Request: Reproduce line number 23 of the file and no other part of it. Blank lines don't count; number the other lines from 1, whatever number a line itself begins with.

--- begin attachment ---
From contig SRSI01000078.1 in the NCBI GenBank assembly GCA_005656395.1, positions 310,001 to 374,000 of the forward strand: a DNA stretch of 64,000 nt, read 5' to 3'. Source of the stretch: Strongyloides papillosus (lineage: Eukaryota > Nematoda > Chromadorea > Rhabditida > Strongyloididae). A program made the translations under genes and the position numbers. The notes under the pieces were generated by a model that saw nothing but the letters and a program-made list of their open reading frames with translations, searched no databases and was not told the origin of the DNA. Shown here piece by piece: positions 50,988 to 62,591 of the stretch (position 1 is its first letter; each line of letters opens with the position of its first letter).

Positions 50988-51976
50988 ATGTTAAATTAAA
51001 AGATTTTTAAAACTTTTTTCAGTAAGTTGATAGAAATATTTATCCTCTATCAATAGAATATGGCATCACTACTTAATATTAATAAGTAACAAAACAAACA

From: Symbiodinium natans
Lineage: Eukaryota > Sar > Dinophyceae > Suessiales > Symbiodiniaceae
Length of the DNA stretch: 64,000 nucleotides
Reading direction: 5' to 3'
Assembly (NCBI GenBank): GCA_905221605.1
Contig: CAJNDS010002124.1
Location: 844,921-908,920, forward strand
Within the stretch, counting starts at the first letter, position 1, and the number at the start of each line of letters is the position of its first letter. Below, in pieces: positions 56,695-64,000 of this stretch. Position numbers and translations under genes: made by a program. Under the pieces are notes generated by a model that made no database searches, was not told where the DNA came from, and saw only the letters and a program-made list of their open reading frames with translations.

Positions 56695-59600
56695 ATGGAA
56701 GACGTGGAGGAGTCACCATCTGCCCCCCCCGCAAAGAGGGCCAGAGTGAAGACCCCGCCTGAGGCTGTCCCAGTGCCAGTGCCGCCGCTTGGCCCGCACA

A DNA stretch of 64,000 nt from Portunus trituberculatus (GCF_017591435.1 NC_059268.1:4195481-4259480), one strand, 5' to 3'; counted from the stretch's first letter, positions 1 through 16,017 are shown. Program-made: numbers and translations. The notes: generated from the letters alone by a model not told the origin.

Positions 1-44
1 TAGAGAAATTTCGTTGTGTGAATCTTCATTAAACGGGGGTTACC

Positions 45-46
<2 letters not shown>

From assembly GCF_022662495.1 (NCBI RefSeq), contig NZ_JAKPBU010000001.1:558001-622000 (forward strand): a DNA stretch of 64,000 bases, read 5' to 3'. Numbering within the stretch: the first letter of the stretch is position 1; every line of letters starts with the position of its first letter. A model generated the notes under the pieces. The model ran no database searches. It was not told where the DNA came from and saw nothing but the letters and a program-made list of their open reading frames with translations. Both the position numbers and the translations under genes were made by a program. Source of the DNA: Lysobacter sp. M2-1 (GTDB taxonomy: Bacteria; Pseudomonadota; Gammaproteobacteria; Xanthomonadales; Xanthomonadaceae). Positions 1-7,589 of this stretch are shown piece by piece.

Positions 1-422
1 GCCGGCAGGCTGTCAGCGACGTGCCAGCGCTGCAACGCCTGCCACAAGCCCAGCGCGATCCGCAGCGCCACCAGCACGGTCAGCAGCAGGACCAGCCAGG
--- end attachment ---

1 GCCGGCAGGCTGTCAGCGACGTGCCAGCGCTGCAACGCCTGCCACAAGCCCAGCGCGATCCGCAGCGCCACCAGCACGGTCAGCAGCAGGACCAGCCAGG